Watches: Planetary Alignment

The new Graham Tourbillon Orrery celebrates the 300th anniversary of the Orrery, the tabletop mechanical planetarium that the Swiss watch brand’s namesake—London-based inventor, clockmaker, and horology pioneer George Graham—created in the early years of the 18th century, perhaps 1713. Graham made the solar-system model for Charles Boyle, the 4th Earl of Orrery. The invention was so well known that orrery became a generic term for similar devices of the day.

Like George Graham’s Orrery, the 48 mm wristwatch tracks the paths of Earth and Mars around the sun and the moon’s orbit of Earth. For the Graham brand, which is known for flamboyant chronographs that feature an external start/stop trigger, the Tourbillon Orrery represents a significant technical advance. The watch’s movement, engineered and manufactured by complication specialist Christophe Claret in collaboration with the company, is the most complex one ever offered by Graham.

The watch has personal significance for Graham founder and board member Eric Loth. “I’ve always been interested in astronomy,” he says. “It was the story of the Orrery that was one of the main things that prompted me to go into the Graham brand in the first place.” He has been working on the watch for two decades, since before he founded the company.“Although it is a very complex astronomical watch,I wanted to make it very easy to operate,” he says. “It’s the watch I’ve always wanted to build.”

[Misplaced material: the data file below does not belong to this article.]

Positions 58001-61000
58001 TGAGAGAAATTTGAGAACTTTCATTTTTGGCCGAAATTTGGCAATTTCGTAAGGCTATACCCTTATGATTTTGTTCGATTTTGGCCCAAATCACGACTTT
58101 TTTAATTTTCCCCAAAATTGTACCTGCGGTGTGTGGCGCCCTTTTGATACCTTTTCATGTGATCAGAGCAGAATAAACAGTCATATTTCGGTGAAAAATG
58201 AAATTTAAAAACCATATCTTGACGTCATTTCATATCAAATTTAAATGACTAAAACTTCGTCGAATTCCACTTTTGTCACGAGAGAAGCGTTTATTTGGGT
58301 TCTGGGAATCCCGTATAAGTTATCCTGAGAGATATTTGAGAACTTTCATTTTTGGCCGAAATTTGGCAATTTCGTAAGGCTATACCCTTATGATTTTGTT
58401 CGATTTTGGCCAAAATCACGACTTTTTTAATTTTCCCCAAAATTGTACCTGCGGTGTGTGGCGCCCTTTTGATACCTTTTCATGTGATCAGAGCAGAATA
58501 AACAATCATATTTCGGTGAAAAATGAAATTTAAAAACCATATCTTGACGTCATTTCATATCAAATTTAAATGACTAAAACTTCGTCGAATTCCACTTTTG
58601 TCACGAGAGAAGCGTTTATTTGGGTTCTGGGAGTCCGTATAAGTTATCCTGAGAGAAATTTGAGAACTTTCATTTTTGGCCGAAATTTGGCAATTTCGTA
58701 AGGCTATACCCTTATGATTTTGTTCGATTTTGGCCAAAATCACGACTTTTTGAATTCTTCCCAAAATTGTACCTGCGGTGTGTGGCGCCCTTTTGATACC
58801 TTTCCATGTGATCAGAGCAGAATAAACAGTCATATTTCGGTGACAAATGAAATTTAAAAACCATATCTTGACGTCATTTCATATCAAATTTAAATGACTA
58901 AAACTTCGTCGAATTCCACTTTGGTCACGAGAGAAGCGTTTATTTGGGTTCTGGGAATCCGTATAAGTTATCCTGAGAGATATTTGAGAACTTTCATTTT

The gear-driven orbits of Earth and Mars require subtle correction every 7 and 25 years, respectively. An engraved plate on the case back indicates the years—through 2113—when the owner needs to push the correctors. Two additional plates for subsequent centuries come with the watch. Says Loth, “There is a nice parallel between 300 years of history and 300 years of future use.”


Graham, 213.622.1716, www.graham1695.com

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